The circumstances of that case were that the Excise Inspector wasobstructed and a prosecution was brought for obstruction, and thedecision was that the obstruction was not an offence because theact of search was not an official act. It seems to me that theremark made by Mr. Justice Pereira inthatcase are applicableto
this case. Mr. Justice Pereira says that "CrownCounsel argued
that under section 114 of the Evidence Ordinance the Court shouldpresume that such a record was made, because that section enactsthat the Court may presume that judicial and official acts have beenregularly performed. This, if I mightsayso, istantamountto
begging the question. It assumes thattheact ofsearch wasan
official act. It does not become so until the record referred to hasbeen made. It is that record that vests in an excise officer theauthority to search. Until he makes that, he has no more authorityin that direction than any ordinary individual/* It is clear, there-fore, that the Excise Inspector had no authority to search or seizethe article, but it does not follow that a conviction cannot be basedupon, evidence admittedly the result of an illegal procedure. Butanother objection has been taken to the conviction on a groundwhich has also been decided by this Court. The Inspector admitsthat the tin which he alleged he found in the boutique containinglegium was not sealed until he reached the Police Station. Asimilar case was decided by my brother Jayawardene on September14. 1926.* 1^ that case my brother said : “ I do not say that inthis case the Excise Inspector had introduced the ganja into themedicine that was found in the accused's dispensary, but it waspossible; for such an introduction to have taken place, and in cases ofthis-kind we have to see that whatever is found in the accused’spossession is .not tampered with before – it is analysed by theGovernment Analyst. The stuff containing ganja wa$ taken fromthe accused's house to the Police Station, and at. the Police Station:K-i7N. L. n. 473.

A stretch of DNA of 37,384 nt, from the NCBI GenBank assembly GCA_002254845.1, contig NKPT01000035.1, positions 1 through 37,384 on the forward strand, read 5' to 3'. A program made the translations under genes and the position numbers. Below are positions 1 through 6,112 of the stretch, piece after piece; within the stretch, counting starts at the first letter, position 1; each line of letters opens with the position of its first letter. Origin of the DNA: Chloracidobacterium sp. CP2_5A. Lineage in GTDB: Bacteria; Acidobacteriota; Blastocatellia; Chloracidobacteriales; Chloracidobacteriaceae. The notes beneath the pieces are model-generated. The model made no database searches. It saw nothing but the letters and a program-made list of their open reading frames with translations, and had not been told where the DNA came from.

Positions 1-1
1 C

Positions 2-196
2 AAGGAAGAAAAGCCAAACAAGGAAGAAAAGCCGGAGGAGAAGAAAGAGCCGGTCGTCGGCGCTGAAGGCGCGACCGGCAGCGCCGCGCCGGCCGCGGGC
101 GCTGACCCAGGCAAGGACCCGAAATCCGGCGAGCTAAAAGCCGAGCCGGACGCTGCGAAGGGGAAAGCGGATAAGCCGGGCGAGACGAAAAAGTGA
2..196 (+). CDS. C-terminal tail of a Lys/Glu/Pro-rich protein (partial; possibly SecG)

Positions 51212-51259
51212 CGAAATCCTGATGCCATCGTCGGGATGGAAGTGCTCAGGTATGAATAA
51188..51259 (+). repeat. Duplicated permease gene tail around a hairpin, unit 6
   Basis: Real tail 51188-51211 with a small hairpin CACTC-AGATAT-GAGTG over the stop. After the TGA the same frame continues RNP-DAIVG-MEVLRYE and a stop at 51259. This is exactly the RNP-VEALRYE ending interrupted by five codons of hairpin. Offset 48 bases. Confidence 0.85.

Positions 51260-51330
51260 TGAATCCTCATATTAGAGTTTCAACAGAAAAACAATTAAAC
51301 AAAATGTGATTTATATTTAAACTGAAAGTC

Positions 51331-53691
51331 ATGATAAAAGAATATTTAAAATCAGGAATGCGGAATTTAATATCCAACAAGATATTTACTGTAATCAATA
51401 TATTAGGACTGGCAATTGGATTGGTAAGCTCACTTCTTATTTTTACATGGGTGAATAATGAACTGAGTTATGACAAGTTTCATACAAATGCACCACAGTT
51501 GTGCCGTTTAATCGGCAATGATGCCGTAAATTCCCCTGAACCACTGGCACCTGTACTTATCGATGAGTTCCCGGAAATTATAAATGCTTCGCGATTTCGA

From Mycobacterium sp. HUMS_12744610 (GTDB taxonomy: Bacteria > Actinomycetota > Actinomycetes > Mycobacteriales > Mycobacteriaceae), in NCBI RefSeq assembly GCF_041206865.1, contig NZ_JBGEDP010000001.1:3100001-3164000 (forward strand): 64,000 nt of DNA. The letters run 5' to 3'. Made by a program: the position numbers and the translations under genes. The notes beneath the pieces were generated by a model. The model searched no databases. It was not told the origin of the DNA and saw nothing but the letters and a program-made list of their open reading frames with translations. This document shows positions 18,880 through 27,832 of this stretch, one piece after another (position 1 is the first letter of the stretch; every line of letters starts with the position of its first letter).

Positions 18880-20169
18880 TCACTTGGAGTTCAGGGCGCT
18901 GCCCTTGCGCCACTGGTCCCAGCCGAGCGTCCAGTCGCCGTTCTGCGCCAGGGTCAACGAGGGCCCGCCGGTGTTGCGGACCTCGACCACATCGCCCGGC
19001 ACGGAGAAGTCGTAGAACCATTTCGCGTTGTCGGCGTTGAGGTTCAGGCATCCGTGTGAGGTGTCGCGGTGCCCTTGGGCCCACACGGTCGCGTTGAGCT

a. No. ')80, P. C. Col 22,098, vide *V. ( Minutes of September 14, 1926.
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the tins were sealed—(that is the case in this case also)—I do notthink that the procedure is satisfactory. They should have been.• sealed, and sealed as soon as they were seized by the Excise Inspector.„ I think the failure to seal them entitles the accused to take theobjection that the ganja might have been introduced between theseizure in the dispensary and its sealing at the Police Station. Ihave had to deal with the question of sealing of articles found in thepossession of the accused persons before, and I think it is necessary todeal with this case in the way I am dealiug with it in order to compelExcise Inspectors to see that the stuff seized is. sealed in the presenceof the accused and before it is removed.' ’
In that case the appeal was allowed, and I think I ought to followthe line taken by this Court and to quash the conviction in this casecm this ground.
The appeal is allowed and the accused acquitted.
HOLSINGER v. JOSEPH